For the last TWO WEEKS I have been getting up 3-4 hours earlier than my usual waking time. It had been brutal; I was falling asleep at my desk, my eyes burnt all throughout the day, red and teary. The big payoff, I thought, would be the ability to sleep, not eat at night and finally beat NES.
The first night I fell asleep the minute I touched the pillow (after I dragged my exhausted body to bed) and the next thing I heard was the alarm going off the next morning. I had slept through the night without eating!!! I couldn’t tell you how happy I was.
The experiment is really going well. I am getting up ravenous but happy, and I eat what I want during the day. Pasta for breakfast? Why not? Since NES sufferers usually skip breakfast, it’s best to eat non-breakfast food that is more nutritious and doesn’t feel like it belongs to those early hours. I also eat a nutritious meal around 9-10 so I don’t wake up hungry. But believe me, by the minute I am in bed I can’t wait to get that rest – and I simply have no energy to get up even when I do wake up (a couple times a night).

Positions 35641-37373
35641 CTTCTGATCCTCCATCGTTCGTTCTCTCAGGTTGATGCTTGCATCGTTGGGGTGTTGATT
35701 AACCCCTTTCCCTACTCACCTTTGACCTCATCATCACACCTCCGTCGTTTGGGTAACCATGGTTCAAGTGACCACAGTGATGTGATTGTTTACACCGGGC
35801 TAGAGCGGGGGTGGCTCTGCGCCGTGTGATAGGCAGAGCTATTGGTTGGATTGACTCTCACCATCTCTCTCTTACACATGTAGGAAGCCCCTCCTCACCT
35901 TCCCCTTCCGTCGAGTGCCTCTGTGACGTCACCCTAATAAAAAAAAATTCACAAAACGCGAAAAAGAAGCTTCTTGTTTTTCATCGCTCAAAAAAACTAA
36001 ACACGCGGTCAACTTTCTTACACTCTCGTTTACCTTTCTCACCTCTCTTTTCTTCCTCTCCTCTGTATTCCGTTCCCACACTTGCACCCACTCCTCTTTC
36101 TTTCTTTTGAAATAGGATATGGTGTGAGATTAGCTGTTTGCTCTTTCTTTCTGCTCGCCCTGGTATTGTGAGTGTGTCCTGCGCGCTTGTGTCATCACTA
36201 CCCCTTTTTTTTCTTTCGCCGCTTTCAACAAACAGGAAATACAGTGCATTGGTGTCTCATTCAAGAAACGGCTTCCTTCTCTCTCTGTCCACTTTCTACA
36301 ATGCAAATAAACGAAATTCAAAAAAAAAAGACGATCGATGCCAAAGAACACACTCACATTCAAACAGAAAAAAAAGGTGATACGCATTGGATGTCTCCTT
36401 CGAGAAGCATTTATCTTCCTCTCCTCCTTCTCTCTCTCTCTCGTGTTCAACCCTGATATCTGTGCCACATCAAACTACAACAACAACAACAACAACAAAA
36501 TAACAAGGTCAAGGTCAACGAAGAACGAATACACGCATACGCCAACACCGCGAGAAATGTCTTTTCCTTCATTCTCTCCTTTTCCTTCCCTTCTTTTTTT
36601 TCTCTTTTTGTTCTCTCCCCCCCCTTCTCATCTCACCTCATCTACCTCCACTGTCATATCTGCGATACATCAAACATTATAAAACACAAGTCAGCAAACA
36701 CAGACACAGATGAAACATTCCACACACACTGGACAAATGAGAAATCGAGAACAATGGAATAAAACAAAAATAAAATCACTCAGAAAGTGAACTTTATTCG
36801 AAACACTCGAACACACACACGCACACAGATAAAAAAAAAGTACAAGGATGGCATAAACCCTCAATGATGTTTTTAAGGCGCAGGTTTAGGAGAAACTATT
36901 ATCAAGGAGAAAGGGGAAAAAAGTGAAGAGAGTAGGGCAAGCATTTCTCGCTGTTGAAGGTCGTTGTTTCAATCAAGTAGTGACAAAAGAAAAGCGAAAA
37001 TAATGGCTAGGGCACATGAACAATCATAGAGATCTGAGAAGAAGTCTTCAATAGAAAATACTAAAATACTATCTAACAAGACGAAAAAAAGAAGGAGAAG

The last couple of days I gave myself some slack since it was weekend, and I reverted to NES the last two nights, the first night for some cookies, and the second for an apple. To avoid this, I would recommend sticking with the early hours even at weekends, until NES is on the ground, unmoving and not breathing.
For sufferers of NES who feel it’s not primarily an eating disorder but a sleeping disorder, this method is definitely worth trying out. If you are exhausted enough for a deep sleep, chances are you won’t be getting up. Going to bed with peace of mind helps too so try to plan the day ahead (if it calms you down), write down all that bothers you (that bastard got me yellow gold instead of white!) and let it go. Doing breathing exercises, counting, visualising a pleasant landscape may also help. When you wake up at night, popping up into an upright position, keeping eyes closed and breathing deeply instead of going to the kitchen for NES binges may save you.
Resolving any problems you have is crucial, whether on your own or in therapy. NES is beatable, and part of the solution is believing you can beat it.